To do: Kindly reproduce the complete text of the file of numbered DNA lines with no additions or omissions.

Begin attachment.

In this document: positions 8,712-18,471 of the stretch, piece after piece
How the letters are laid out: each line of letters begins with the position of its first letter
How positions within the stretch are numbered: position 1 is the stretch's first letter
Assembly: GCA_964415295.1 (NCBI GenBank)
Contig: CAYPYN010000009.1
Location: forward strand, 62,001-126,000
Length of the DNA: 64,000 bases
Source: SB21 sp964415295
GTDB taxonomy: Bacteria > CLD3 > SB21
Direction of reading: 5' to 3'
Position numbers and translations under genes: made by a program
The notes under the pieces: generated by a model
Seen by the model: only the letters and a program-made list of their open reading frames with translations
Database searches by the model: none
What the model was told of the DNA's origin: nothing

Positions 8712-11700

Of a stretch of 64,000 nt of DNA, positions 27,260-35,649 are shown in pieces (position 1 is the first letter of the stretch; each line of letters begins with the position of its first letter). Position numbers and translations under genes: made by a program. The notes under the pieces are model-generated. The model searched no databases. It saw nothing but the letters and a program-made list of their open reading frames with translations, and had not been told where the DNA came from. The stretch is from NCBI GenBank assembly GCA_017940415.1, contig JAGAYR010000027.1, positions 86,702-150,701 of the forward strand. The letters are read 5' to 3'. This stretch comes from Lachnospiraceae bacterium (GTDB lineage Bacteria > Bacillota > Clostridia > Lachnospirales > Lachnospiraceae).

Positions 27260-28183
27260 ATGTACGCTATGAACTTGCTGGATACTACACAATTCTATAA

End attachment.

In this document: positions 8,712-18,471 of the stretch, piece after piece
How the letters are laid out: each line of letters begins with the position of its first letter
How positions within the stretch are numbered: position 1 is the stretch's first letter
Assembly: GCA_964415295.1 (NCBI GenBank)
Contig: CAYPYN010000009.1
Location: forward strand, 62,001-126,000
Length of the DNA: 64,000 bases
Source: SB21 sp964415295
GTDB taxonomy: Bacteria > CLD3 > SB21
Direction of reading: 5' to 3'
Position numbers and translations under genes: made by a program
The notes under the pieces: generated by a model
Seen by the model: only the letters and a program-made list of their open reading frames with translations
Database searches by the model: none
What the model was told of the DNA's origin: nothing

Positions 8712-11700

Of a stretch of 64,000 nt of DNA, positions 27,260-35,649 are shown in pieces (position 1 is the first letter of the stretch; each line of letters begins with the position of its first letter). Position numbers and translations under genes: made by a program. The notes under the pieces are model-generated. The model searched no databases. It saw nothing but the letters and a program-made list of their open reading frames with translations, and had not been told where the DNA came from. The stretch is from NCBI GenBank assembly GCA_017940415.1, contig JAGAYR010000027.1, positions 86,702-150,701 of the forward strand. The letters are read 5' to 3'. This stretch comes from Lachnospiraceae bacterium (GTDB lineage Bacteria > Bacillota > Clostridia > Lachnospirales > Lachnospiraceae).

Positions 27260-28183
27260 ATGTACGCTATGAACTTGCTGGATACTACACAATTCTATAA